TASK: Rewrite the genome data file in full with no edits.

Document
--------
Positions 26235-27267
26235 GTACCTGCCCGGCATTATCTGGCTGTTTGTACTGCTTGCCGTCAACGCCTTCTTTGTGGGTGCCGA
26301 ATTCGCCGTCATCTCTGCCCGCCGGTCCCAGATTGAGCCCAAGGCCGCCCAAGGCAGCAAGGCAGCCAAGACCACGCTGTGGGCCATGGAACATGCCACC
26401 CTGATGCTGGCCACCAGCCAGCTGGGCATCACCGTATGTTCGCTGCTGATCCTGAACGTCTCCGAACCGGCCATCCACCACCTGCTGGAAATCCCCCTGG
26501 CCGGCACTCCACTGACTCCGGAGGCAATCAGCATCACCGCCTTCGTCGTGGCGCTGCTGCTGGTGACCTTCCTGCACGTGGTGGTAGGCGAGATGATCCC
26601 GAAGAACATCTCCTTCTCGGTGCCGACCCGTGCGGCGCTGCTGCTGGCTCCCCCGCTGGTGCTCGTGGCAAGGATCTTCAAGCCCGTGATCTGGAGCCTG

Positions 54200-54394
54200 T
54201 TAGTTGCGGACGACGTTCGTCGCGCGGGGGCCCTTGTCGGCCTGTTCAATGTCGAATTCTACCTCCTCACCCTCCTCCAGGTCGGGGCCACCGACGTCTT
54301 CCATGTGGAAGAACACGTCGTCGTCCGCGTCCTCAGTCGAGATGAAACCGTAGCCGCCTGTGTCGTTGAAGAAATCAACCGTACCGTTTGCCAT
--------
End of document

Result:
Positions 26235-27267
26235 GTACCTGCCCGGCATTATCTGGCTGTTTGTACTGCTTGCCGTCAACGCCTTCTTTGTGGGTGCCGA
26301 ATTCGCCGTCATCTCTGCCCGCCGGTCCCAGATTGAGCCCAAGGCCGCCCAAGGCAGCAAGGCAGCCAAGACCACGCTGTGGGCCATGGAACATGCCACC
26401 CTGATGCTGGCCACCAGCCAGCTGGGCATCACCGTATGTTCGCTGCTGATCCTGAACGTCTCCGAACCGGCCATCCACCACCTGCTGGAAATCCCCCTGG
26501 CCGGCACTCCACTGACTCCGGAGGCAATCAGCATCACCGCCTTCGTCGTGGCGCTGCTGCTGGTGACCTTCCTGCACGTGGTGGTAGGCGAGATGATCCC
26601 GAAGAACATCTCCTTCTCGGTGCCGACCCGTGCGGCGCTGCTGCTGGCTCCCCCGCTGGTGCTCGTGGCAAGGATCTTCAAGCCCGTGATCTGGAGCCTG

Positions 54200-54394
54200 T
54201 TAGTTGCGGACGACGTTCGTCGCGCGGGGGCCCTTGTCGGCCTGTTCAATGTCGAATTCTACCTCCTCACCCTCCTCCAGGTCGGGGCCACCGACGTCTT
54301 CCATGTGGAAGAACACGTCGTCGTCCGCGTCCTCAGTCGAGATGAAACCGTAGCCGCCTGTGTCGTTGAAGAAATCAACCGTACCGTTTGCCAT